THE PLAN­NER

Martha Stewart Weddings - - CONTENTS - TEXT BY CHRISANNE GRISÉ

High­lights in­clude tent-rental 101, the ups and downs of big-night fire­works, and pre-wed­ding fit­ness with guru Jil­lian Michaels.

Whether it’s your main plan or your rain plan, a tent is a cru­cial el­e­ment of an out­door wed­ding. This ex­pert ad­vice will guide you through the rental process. PIC­TURE IT

If your wed­ding is out­doors, you need to con­sider a tent—as ei­ther a backup or an es­sen­tial part of your cer­e­mony and reception. You might pre­fer open air and un­in­hib­ited views, or maybe you want the dé­cor op­por­tu­ni­ties a por­ta­ble struc­ture pro­vides. “A tent gives you more flex­i­bil­ity than a build­ing—you can con­struct ex­actly what you want,” says Kathryn Ki­ef­fer of Sky­line Tent Com­pany, in Vir­ginia and South Carolina. “De­pend­ing on the style, it can truly be an el­e­ment of your wed­ding am­bi­ence, rather than just some­thing to keep you warm and dry.” Col­lect pho­tos of set­ups you like to help make your vi­sion clear to your vendor. And re­mem­ber: You want to book your tent at least six months out, so start think­ing about what you want when con­sid­er­ing venues (es­pe­cially as the ex­pense can be sig­nif­i­cant).

ASK QUES­TIONS

Be­fore rent­ing, check in with your venue about lo­gis­tics. You’ll want to know lo­ca­tion op­tions, how far ahead the tent can go up, and if there are any re­stric­tions. Also make sure there’s a de­pend­able source of power for light­ing, music, and cater­ing. “No one wants paused music if a breaker blows,” says Jen Sperry, mar­ket­ing direc­tor for

Sperry Tents, a sail­cloth-tent com­pany head­quar­tered in West Ware­ham, Mas­sachusetts. You may also need a build­ing per­mit—many ven­dors will han­dle that for you, but you can al­ways check with the town gov­ern­ment to find out more.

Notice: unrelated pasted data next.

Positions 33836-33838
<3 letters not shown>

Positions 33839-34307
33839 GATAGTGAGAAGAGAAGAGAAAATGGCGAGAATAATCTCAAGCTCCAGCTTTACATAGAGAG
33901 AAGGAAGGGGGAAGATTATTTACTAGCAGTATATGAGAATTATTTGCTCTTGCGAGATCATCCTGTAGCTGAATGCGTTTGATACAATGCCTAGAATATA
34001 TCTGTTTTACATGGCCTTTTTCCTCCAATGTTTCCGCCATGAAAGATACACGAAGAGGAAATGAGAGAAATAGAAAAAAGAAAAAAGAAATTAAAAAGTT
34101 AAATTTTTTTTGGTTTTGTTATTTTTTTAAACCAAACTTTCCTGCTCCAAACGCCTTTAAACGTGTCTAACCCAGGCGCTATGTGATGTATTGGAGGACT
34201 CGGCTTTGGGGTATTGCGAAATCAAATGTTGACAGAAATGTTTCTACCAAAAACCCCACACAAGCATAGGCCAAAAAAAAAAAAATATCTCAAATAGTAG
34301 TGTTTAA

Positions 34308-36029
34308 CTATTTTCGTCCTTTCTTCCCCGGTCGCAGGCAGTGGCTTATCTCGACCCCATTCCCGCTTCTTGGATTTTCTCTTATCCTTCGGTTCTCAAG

CHOOSE AVENDOR

Venues of­ten work with tent providers, so don’t be shy about ask­ing for sug­ges­tions. As you look at op­tions, con­sider their ex­pe­ri­ence and rep­u­ta­tion, and the qual­ity of the fin­ished prod­uct. On­line re­views are a great start, but you can also learn a lot by talk­ing to the vendor. “Some­body who asks ques­tions—like ‘Where will guests be en­ter­ing?’ or ‘Where will the flow­ers be dis­played?’— is the per­son who’s go­ing to make sure you’re get­ting ex­actly what you need,” Ki­ef­fer says.

PICK A TYPE

There are three ba­sic tent styles—pole, struc­ture, and frame—and each has its ben­e­fits (see Find Your Tent Style, right). You’ll want to weigh the pros and cons for your venue. There are also many spe­cialty de­tails and vari­a­tions—Sperry, for ex­am­ple, crafts its tents from sail­cloth (which is more translu­cent than vinyl), while of­fer­ings from Mon­tana-based Un­der Can­vas in­clude lux­ury te­pees. Over­whelmed? Ask for a com­pli­men­tary site visit with a com­pany rep to de­ter­mine what best fits your needs and your bud­get.

AC­CES­SORIZE

Once you’ve got your style nailed down, it’s time to choose ad­dons. You’ll need light sources; they can be as sim­ple as sky­lights (for a day­time gath­er­ing) and as elab­o­rate as chan­de­liers. Floor­ing is not strictly re­quired, but it makes danc­ing eas­ier and is a cour­tesy to your guests. “There’s noth­ing worse than step­ping into a soggy field in cute shoes,” Ki­ef­fer says. Guests may ap­pre­ci­ate heaters or fans, too, but think hard be­fore rent­ing an AC unit. “You have to com­pletely wall the tent, which can be cost­pro­hibitive and blocks the view,” Ki­ef­fer says. Fi­nally, don’t for­get to ask about other re­lated ex­penses that may be needed, like li­a­bil­ity in­surance, or an at­ten­dant on site in case of equip­ment sna­fus—you don’t want to be sur­prised later by ex­tra line items.

PITCH THE TENT

Tents gen­er­ally go up two to four days be­fore the wed­ding, leav­ing time for other ven­dors to work their magic in­side. If the weather looks promis­ing and you no longer need your tent, most com­pa­nies will let you can­cel by a given time (say, 48 hours be­fore setup). Just check the fine print; many re­quire a non­re­fund­able de­posit. “While pay­ing a de­posit for rain equip­ment is yet an­other ex­pense, it’s bet­ter than call­ing fran­ti­cally at the last minute be­cause of a bleak fore­cast,” Sperry says. With your plan in place, you can rest easy, know­ing you’ll be cov­ered no mat­ter the weather.

The warm glow of a lighted tent setsa fes­tive scene.

You’ll need to ar­range seat­ing around in­ter­nal poles.

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